Interview : Matt Ruff

Réalisée par :mail
Date :février 2008
Allan : Hi Matt, the first question I will ask is the usually first question: can you say us more about you and about your career?
Matt : I decided I wanted to tell stories for a living when I was 5 years old, and spent my childhood and adolescence teaching myself to write novels. By the time I got to college I was ready to work on something that could actually be published. I wrote Fool on the Hill during my last two years at Cornell University. Alison Lurie, a novelist who was one of my English professors, helped me find an agent, and I sold the book just a few months after I graduated. I’ve been writing full-time ever since.

Allan : In France, this month is published “Bad Monkeys”… What were your mind when your editor first tell you that you will be translated in French?
Matt : This is actually my third novel to be translated into French, so it’s not quite as exciting as the first time you «break through» into a new language, but it’s always fun.

Allan : And do you have some exchange with the translator (for example, for some clarification) ?
Matt : Early in my career, I would sometimes get letters from translators with lists of questions, but with the advent of the Internet, this has become less common. These days, if translators are confused about an idiom, it’s usually faster and simpler for them to go online and ask other translators for help.

Allan : Before asking you some questions about the books, I want to know what is your “avis” about the SF literature in the US: Is it easy to live when we are author or Is it as difficult as in France?
Matt : It’s never easy to make a living in the arts, but I think American authors do have some advantages. The obvious one is that there are more English-language readers, although this is counterbalanced somewhat by the fact that there are more writers competing for their attention. Also, American authors commonly have literary agents looking out for their interests – I’m told that the agency system does not (yet) exist in France.

Allan : Bad Monkeys is translated as I have said previously this month (in fact the 7th of February) : How can you present it to our visitors ?
Matt : It’s a story about a woman named Jane Charlotte, who is arrested for murder. She tells police that she belongs to a secret organization that fights evil. Her division, which hunts down and kills especially evil men, is nicknamed «Bad Monkeys.» The police don’t believe her, and put her in a room with a psychiatrist to find out whether she’s crazy or just lying. The novel is her telling the story of her career with Bad Monkeys.

Allan : Do you prefer that we say about it that “Bad Monkeys” is a “Polar” or a SF books?
Matt : I think it’s both. One of the nice things about being a writer at this point in time is that genre boundaries are starting to blur…and interesting things happen when they do.

Allan : I first find that you go farer on the paranoiac attitude than George Orwell’s Big brother does… Your world is so frightened, all we do is visible! Have some proofs of this reality? I hope no 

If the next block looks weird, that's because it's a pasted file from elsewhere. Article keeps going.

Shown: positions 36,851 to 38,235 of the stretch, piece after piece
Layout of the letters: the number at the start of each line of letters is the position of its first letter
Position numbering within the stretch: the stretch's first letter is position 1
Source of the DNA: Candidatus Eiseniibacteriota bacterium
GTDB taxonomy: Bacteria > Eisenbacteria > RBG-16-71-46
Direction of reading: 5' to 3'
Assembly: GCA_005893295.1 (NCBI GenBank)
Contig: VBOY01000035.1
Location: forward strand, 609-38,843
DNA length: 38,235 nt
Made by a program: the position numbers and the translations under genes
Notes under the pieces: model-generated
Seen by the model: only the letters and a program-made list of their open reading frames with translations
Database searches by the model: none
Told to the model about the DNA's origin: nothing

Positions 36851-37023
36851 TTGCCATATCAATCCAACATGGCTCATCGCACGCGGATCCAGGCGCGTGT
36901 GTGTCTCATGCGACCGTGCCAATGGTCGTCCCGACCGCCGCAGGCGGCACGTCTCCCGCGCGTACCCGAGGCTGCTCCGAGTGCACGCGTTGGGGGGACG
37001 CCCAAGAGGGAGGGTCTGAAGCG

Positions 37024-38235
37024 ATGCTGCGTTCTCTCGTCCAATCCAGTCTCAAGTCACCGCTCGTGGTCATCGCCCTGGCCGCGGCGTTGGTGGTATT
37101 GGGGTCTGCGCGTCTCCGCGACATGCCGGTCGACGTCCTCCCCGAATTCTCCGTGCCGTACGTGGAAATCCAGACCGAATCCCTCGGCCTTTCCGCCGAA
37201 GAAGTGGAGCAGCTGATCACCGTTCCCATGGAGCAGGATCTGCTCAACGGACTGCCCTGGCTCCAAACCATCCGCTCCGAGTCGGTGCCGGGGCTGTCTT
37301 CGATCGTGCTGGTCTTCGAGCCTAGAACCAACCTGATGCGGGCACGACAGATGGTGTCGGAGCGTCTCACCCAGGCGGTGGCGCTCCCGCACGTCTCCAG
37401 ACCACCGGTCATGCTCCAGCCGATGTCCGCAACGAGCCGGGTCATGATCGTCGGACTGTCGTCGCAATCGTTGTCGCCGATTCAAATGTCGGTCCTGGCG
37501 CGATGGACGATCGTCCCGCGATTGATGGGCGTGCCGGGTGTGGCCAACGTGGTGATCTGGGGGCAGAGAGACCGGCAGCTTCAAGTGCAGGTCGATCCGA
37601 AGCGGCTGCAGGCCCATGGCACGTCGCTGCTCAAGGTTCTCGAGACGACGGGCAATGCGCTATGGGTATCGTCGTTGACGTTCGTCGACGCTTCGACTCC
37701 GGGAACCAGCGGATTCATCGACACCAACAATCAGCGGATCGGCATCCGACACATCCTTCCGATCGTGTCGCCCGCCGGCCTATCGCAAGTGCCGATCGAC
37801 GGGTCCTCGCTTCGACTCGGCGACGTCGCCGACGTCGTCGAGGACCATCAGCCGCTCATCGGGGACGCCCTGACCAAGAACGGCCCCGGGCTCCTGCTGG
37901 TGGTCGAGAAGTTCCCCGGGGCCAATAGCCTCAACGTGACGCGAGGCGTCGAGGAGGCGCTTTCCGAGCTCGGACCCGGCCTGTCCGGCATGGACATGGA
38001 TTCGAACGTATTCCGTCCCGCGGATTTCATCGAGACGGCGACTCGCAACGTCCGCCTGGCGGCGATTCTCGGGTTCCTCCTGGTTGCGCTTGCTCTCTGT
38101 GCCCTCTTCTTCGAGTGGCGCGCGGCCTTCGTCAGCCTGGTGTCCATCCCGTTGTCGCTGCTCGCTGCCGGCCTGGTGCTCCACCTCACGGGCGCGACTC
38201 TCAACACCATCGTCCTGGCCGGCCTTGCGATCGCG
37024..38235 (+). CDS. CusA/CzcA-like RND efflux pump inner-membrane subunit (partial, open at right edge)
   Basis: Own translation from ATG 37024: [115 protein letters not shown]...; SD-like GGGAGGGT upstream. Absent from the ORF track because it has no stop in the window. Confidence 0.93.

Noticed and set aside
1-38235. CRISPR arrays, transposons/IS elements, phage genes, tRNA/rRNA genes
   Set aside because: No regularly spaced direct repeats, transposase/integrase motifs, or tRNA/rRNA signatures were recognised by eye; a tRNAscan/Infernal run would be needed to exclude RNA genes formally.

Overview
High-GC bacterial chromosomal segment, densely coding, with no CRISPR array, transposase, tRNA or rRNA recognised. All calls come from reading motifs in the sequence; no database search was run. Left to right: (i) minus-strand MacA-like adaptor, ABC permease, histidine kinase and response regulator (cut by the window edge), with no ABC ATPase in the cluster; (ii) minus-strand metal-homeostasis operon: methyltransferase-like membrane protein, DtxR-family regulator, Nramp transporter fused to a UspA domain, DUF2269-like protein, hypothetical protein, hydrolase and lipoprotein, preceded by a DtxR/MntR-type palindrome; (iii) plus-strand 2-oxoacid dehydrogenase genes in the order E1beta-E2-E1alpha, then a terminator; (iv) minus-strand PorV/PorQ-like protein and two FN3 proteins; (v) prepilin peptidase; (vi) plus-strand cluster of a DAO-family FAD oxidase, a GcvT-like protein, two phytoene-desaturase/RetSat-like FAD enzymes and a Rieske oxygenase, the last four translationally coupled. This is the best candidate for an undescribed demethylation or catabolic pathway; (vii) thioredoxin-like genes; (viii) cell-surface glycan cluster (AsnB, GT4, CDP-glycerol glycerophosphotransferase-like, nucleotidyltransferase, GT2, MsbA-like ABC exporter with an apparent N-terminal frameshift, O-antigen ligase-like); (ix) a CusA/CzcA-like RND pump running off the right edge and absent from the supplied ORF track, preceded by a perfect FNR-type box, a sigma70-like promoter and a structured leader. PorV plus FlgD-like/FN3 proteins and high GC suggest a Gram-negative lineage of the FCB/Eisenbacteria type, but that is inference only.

Matt : You know I can’t comment on that without getting us both in trouble.

Allan : How do you have such a crazy idea?
Matt : Believe it or not, the initial inspiration came from the TV show South Park. There was an episode where the South Park kids went to the Costa Rican rainforest, and at one point Eric Cartman was hitting a monkey with a stick, screaming «Bad monkey!» It struck me that this would make an interesting title for a novel, and so I asked myself what the story would be about. Eventually I decided that «bad monkeys» would be a euphemism for very bad people, and a nickname for a special division that hunted them. The rest of the story grew from there.

Allan : This book explains the life of Jane Charlotte, a young woman that we suspect to be a criminal. Gradually, we discover a new “world” in witch some organisation punish bad people : Do you think, it is a good idea to do the Justice oneself?
Matt : No, I think vigilantism is one of those things that works much better in fiction than in reality (although in Jane’s case, it doesn’t work so well in fiction, either).

Allan : We have the feeling that we read a story about the Good and the Bad, and the border between the two is not so neat… As in the real life?
Matt : No, it’s not a neat border, but I do think that at least some of the time, you can tell which side of it people are standing on.

Allan : The end is surprising… Do you have this idea from the beginning or does the story keep is own life during the writing period?
Matt : I always knew how the story would end. I wanted Bad Monkeys to be the kind of mystery that you could still enjoy even when it was a mystery no longer—where you could go back and say, «Ah, here’s a clue that I didn’t realize was a clue.» To make that work, I needed to know where I was going from the start.

Allan : What are your other projects ?
Matt : Right now I’m working on a new novel called The Mirage. I’m not ready to talk about the plot, but it will be very different from Bad Monkeys.

Allan : What can we wish you?
Matt : «Good luck» always works.

Allan : What will be your last word? (For this interview of course).
Matt : Clowns. Scary Clowns.

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